CNNs Morning Plan Will Face A.M. Scramble
CNN’s new chief hopes primetime anchor Don Lemon can help the network gain ground in some of TV news’ toughest terrain.
Chris Licht, who has vowed to tone down some of the more aggressive commentary at the network since taking its reins earlier this year, has enjoyed an eyebrow-raising streak in morning news. He launched the durable MSNBC franchise “Morning Joe” in 2007 and then helped CBS gain new momentum in the A.M. in 2012 by starting “CBS This Morning.” Neither program was the most-watched of its brethren, but Licht gained new viewership for the networks that backed him by providing more substantial conversation among anchors and ignoring some of the frillier elements of the time period, like cooking demonstrations or street interviews with passersby.
Now he’s betting he can do the same for CNN, even as TV networks are seeing new challenges to their sunrise efforts.
“People are increasingly going to their smartphones before turning on the TV, but morning remains a financially lucrative daypart for everybody. It’s not going anywhere,” says Jim Bell, a longtime executive producer of NBC’s “Today” who is now head of strategy for NewsBreak, a local news and information platform. A new survey from Pew Research Center released Tuesday finds the portion of Americans who often get news from television has fallen to 31% in 2022, compared with 40% in 2020.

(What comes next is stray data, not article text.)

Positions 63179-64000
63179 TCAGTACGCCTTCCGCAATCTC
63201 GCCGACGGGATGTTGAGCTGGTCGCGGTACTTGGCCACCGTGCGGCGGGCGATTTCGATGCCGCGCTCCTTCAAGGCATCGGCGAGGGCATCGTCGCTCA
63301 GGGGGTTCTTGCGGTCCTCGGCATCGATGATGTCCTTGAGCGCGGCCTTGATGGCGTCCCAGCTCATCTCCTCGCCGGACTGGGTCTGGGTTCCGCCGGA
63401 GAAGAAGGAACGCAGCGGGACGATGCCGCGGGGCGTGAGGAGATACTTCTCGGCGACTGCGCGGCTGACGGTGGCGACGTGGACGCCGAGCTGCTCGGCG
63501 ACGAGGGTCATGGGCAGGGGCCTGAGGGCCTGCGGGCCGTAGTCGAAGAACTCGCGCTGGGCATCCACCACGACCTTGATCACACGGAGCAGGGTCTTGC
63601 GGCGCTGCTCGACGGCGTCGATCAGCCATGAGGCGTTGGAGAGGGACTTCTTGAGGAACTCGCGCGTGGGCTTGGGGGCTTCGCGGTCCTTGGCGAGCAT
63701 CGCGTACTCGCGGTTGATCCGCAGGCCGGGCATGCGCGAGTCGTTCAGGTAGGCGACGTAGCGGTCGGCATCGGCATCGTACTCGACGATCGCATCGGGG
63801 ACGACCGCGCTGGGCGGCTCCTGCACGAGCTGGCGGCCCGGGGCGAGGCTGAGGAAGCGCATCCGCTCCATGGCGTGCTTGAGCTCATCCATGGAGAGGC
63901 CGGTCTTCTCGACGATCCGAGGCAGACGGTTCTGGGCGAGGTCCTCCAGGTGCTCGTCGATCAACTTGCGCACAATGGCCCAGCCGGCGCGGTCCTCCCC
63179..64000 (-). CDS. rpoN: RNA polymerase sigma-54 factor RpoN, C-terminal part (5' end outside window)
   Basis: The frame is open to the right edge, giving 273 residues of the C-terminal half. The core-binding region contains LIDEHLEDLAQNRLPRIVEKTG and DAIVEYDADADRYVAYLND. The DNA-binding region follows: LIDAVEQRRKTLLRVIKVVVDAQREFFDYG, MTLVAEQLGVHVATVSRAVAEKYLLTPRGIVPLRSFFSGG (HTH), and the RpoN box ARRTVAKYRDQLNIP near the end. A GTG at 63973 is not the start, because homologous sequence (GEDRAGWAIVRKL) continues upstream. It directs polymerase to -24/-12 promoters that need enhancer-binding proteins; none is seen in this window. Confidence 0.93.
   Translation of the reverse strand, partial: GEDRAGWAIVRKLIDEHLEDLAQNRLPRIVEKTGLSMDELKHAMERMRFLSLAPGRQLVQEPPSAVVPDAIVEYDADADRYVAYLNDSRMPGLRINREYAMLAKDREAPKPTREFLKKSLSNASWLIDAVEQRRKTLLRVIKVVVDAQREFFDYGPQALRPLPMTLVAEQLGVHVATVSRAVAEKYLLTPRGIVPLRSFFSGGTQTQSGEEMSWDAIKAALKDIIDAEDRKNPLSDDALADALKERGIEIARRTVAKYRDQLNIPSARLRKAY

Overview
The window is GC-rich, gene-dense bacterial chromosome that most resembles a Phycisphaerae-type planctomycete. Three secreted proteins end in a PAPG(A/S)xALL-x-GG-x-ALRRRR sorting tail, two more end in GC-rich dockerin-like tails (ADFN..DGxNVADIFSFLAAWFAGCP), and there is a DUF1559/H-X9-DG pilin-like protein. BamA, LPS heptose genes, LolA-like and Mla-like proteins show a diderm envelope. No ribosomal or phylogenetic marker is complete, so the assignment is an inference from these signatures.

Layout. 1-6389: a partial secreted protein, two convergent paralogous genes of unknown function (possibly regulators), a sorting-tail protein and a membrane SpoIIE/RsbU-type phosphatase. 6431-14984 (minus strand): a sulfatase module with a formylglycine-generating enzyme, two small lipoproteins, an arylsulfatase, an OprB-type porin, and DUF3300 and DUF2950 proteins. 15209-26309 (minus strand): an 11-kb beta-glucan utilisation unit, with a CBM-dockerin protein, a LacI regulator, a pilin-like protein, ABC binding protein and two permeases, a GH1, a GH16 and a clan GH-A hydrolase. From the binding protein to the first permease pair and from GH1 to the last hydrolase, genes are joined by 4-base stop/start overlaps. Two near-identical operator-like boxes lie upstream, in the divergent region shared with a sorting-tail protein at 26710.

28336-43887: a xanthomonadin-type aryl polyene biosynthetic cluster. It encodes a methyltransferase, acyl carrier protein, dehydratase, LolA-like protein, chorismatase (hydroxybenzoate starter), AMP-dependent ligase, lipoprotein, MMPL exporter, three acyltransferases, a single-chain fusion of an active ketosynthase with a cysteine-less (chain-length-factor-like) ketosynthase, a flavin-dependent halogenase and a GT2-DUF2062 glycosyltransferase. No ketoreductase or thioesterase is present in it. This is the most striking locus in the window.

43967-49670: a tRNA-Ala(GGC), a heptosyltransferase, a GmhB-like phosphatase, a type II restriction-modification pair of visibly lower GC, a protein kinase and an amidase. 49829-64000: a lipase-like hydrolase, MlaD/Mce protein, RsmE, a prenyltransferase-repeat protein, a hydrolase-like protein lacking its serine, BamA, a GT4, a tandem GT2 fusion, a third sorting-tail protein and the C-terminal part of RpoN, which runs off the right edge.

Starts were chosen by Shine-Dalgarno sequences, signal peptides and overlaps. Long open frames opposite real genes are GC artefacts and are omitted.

Licht believes a new morning team at CNN will win attention for the Warner Bros. Discovery news giant. The biggest programming maneuver of Licht’s nascent tenure will send Lemon to lead a retooled A.M. format along with Poppy Harlow and Kaitlan Collins. Collins will be dispatched often to cover big stories on the ground, while Lemon and Harlow will be able to mix it up while focusing not only on big headlines but also popular culture. Two people familiar with plans for the show say it is likely to use big Warner Bros. properties — a visit from the cast of HBO’s “Succession” or sports analysis from TNT’s NBA crew — to lure eyeballs, and note the plan has the backing of Warner Bros. Discovery chief David Zaslav.
CNN declined to make executives available for comment.